Returning to Zimbabwe, if you farm without fertiliser and proper crop rotation, there will be a very marked drop in agricultural output from the same land within 2-3 years. After 3 years the crop will be very bad.
The problem in Zimbabwe and South Africa is that the black population has grown to many times the size it was when whites originally came here. These countries cannot support such large numbers of people using the traditional wasteful methods. What is now happening is that hungry blacks are also starting to kill game including endangered species. As it is, African wildlife is in serious trouble. The slaughter of Rhino alone in the last 30 years has been unbelievable, bringing these animals to the edge of extinction. Yet, I remember conservationists warning about this in the 1970’s. It is now a reality.
The idea of Zimbabwe becoming a man-made desert is by no means a stretch of the imagination. I have witnessed firsthand the deforestation there, as far back as the 1970’s, and there is no doubt that this is a real danger.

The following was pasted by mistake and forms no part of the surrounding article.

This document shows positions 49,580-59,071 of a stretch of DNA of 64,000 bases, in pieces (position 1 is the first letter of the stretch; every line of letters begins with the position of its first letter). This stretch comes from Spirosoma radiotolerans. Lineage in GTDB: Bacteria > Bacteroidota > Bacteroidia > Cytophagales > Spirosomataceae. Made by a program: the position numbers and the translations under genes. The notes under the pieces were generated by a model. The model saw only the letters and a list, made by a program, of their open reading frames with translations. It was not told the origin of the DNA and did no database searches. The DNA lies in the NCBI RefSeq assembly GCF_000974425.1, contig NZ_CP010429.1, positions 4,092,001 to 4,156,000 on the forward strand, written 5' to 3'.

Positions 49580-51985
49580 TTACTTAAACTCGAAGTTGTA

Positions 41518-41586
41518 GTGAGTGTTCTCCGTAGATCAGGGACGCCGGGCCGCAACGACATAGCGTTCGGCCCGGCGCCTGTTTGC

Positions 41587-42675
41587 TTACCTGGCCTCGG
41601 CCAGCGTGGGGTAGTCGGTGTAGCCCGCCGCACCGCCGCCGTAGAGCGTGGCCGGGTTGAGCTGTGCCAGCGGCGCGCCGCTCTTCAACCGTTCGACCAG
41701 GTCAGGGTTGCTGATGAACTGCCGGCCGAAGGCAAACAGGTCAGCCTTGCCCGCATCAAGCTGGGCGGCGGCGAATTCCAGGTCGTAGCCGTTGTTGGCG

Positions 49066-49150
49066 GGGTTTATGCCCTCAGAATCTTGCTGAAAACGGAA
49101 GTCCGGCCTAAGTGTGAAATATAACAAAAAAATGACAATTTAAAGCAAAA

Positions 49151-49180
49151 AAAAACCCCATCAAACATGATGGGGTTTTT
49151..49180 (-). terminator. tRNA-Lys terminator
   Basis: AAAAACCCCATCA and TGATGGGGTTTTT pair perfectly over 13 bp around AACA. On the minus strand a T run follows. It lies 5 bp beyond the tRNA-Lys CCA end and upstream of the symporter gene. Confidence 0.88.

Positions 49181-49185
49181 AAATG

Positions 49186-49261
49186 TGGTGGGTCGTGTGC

A mass black exodus or civil war has not yet occurred. However, black Zimbabweans are trying constantly to flee. The South African Army catches them on this side and sends them back to Zimbabwe. They often catch someone this week, send them back to Zimbabwe and end up catching the same person next week. What helps to prevent a mass exodus is that South Africa built a massive electric fence along with other fences composed of a type of thorn bush. Much of this is still in tact and there are only limited areas they can cross to get into South Africa. It still entails quite a risk since they have to cross the crocodile-infested Limpopo river to get here.
I heard from a neighbour of mine that she has a black Zimbabwean man working in her garden. He now lives here in Johannesburg. Apparently he was tortured by Mugabe’s people. I want to try to meet him in the coming weeks to ask him about his experiences.